# Given an observable $O$, what's the achievable maximum value of $\operatorname{Tr}(O\rho)$?

The maximum value of expectation value of an observable $$O$$ with respect to a density matrix $$\rho$$ can be computed by using Holder's inequality as follows:

$$$$\text{Tr}(O\rho) \leq \Vert O \Vert_p \Vert \rho \Vert_q, ~~ \text{where} ~~ \frac{1}{p} + \frac{1}{q} = 1.$$$$ Consider $$O = \sigma_x$$ (single-qubit Pauli X operator). Choosing $$p = \infty, q = 1$$ gives $$\text{Tr}(O\rho) \leq 1$$, which is correct. But choosing $$p = 1, q = \infty$$ gives $$\text{Tr}(O\rho) \leq \Vert O \Vert_1 = 2$$, which cannot be achieved for any density matrix $$\rho$$. So my question is as follows: given an arbitrary Hermitian observable $$O$$, how do we actually know the (achievable) maximum value of its expectation value? (Perhaps it depends on rank of $$\rho$$).

• You have to realize that the natural norm for density matrices is the $1$-norm. Thus, the right Hölder inequality is the one where $q=1$, and this is the one which can he made tight. Aug 25, 2023 at 15:28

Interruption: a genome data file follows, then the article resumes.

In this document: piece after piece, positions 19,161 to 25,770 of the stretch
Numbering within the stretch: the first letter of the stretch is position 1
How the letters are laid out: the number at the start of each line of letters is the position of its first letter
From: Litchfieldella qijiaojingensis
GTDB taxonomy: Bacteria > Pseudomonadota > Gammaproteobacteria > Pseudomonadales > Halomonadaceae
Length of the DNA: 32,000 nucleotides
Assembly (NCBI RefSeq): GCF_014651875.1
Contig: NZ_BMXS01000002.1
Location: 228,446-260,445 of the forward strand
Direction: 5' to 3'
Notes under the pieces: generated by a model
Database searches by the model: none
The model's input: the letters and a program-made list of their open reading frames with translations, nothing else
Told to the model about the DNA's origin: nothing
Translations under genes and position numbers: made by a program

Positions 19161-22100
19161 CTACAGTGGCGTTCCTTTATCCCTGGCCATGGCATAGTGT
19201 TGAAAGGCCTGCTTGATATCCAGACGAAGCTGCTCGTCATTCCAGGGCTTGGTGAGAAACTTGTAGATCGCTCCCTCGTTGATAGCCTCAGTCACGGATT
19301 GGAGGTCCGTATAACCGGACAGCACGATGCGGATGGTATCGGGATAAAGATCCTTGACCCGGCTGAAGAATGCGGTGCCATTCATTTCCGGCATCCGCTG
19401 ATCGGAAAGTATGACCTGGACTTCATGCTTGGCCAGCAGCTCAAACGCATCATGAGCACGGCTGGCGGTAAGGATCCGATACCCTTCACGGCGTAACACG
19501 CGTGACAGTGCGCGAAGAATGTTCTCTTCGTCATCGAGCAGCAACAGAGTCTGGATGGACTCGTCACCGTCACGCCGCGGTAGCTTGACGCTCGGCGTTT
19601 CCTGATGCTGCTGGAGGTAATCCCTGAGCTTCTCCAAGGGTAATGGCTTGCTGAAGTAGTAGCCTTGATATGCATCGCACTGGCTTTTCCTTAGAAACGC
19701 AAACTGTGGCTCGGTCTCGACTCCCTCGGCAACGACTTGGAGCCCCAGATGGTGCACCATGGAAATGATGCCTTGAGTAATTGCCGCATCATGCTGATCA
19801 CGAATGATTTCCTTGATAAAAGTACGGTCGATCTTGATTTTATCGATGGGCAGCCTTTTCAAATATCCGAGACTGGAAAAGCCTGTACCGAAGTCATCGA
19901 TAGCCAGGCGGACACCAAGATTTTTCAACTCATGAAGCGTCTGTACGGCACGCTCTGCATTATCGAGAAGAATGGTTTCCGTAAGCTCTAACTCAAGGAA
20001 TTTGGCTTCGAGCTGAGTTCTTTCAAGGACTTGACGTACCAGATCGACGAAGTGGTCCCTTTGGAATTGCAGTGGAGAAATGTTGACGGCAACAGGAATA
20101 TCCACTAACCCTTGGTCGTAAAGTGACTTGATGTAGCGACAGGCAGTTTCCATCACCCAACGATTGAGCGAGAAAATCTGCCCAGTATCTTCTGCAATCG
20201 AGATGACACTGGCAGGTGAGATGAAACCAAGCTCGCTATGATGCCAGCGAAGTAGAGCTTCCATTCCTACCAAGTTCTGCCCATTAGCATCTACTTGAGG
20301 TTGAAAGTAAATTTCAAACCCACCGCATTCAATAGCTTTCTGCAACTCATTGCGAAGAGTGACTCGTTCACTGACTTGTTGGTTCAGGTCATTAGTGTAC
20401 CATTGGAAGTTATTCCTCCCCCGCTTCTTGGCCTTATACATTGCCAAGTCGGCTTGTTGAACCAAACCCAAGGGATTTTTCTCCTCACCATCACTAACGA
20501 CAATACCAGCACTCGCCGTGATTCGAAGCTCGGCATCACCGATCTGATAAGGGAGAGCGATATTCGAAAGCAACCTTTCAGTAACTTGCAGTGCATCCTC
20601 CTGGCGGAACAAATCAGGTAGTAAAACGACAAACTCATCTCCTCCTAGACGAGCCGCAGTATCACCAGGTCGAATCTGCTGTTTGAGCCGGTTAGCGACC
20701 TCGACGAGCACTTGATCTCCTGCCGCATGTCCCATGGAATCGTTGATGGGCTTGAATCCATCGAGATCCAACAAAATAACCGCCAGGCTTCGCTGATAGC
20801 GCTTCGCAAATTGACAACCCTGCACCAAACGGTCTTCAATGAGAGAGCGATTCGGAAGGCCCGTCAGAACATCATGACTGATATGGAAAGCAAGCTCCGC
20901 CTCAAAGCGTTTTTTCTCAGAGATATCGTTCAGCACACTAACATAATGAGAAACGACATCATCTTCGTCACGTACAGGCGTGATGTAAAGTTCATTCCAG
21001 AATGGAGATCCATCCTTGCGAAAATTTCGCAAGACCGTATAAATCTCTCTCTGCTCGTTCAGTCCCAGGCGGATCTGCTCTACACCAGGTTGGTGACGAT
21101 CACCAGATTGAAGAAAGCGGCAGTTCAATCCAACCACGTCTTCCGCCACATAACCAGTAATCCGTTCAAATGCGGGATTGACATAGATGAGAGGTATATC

Expectation values are bounded by the spectrum of the observable $$O$$. This follows essentially from the definition of eigenvalues and the fact that Hermitian operators always have real eigenvalues:

$$\lambda_{\mathrm{min}} \leq \langle \psi | O | \psi \rangle \leq \lambda_{\mathrm{max}},$$

where the equalities are saturated whenever $$|\psi\rangle$$ is a minimal or maximal eigenvector, respectively. Note that density operators are just convex combinations of pure states so this statement applies just as well to them:

$$\mathrm{tr}(O\rho) = \sum_i p_i \langle \psi_i | O | \psi_i \rangle \leq \sum_i p_i \lambda_{\mathrm{max}} = \lambda_{\mathrm{max}},$$

and similarly with the lower bound. Indeed, pure states constitute the extremal points of the set of density operators (which is a convex body).

Two further things to note. One, it doesn't really depend on the rank of $$\rho$$. Indeed, suppose $$O$$ has a highly degenerate eigenspace associated with $$\lambda_{\mathrm{max}}$$. Then any convex combination of basis vectors in that eigenspace is a high-rank density operator with the same expectation value as a pure state (rank-1) from that eigenspace. And at any rate, if your question is "What is the maximum expectation value of an observable," then this is essentially a state-independent question (i.e., you are asking to maximize over all possible states).

Second, your observation with Holder's inequality simply is a reflection of the fact that it is not tight if you choose "suboptimal" values of $$p, q$$. Indeed, $$p = \infty$$ and $$q = 1$$ is the optimal choice in this setting because $$\|O\|_\infty$$ is precisely the spectral norm of the observable and $$\|\rho\|_1$$ is the sum of singular values of $$\rho$$, which is always $$1$$ for density operators.